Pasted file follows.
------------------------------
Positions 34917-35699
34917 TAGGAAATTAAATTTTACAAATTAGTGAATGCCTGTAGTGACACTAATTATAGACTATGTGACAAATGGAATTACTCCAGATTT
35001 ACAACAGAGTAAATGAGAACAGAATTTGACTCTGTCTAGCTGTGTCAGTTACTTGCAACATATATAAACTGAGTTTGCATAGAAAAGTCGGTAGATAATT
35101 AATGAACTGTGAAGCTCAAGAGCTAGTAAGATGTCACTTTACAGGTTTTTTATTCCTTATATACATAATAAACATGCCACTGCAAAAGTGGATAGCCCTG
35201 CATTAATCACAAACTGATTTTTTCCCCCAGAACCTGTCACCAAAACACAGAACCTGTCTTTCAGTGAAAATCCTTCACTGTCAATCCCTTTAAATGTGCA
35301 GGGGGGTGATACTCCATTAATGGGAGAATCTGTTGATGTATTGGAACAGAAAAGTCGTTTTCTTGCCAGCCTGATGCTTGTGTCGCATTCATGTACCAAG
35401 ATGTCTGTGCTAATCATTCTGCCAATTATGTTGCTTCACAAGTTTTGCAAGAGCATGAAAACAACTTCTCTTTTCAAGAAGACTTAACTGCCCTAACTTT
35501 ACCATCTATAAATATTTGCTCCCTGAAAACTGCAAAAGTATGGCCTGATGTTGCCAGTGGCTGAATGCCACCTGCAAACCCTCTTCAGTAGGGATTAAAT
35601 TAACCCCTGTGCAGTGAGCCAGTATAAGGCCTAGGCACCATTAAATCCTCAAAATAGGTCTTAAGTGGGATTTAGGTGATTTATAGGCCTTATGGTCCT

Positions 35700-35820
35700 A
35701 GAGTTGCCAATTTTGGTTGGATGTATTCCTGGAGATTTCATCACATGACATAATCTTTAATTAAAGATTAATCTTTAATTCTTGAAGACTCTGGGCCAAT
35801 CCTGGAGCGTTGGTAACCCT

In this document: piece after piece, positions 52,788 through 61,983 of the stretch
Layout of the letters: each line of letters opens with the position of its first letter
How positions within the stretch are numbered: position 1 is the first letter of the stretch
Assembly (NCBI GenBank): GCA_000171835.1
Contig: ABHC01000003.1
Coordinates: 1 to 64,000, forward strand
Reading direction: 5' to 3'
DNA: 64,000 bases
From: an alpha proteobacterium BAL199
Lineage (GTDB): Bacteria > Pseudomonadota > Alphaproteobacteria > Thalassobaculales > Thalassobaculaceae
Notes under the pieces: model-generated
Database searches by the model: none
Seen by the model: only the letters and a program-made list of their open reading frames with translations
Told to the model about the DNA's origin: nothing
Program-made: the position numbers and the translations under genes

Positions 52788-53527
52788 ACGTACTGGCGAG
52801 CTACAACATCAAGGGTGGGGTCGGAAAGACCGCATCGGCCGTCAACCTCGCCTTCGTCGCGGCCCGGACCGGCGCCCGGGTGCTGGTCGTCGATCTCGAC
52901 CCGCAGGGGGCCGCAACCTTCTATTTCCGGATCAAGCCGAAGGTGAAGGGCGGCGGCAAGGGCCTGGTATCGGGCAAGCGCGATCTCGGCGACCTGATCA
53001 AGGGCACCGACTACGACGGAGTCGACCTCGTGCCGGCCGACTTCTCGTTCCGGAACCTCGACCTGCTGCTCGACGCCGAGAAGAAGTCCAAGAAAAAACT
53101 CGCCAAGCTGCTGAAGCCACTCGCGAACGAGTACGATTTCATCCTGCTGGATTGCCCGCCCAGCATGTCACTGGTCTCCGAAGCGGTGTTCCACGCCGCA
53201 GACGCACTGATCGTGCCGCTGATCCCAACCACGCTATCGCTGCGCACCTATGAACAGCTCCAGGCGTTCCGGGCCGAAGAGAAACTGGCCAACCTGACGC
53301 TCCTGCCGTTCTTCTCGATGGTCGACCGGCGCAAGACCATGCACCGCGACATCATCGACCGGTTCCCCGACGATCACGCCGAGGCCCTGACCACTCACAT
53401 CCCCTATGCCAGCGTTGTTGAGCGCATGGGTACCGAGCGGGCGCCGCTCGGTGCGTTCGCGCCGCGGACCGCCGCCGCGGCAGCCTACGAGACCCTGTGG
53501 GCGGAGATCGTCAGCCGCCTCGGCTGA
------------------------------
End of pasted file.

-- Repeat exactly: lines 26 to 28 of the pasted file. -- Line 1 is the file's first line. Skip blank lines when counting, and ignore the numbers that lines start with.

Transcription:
Seen by the model: only the letters and a program-made list of their open reading frames with translations
Told to the model about the DNA's origin: nothing
Program-made: the position numbers and the translations under genes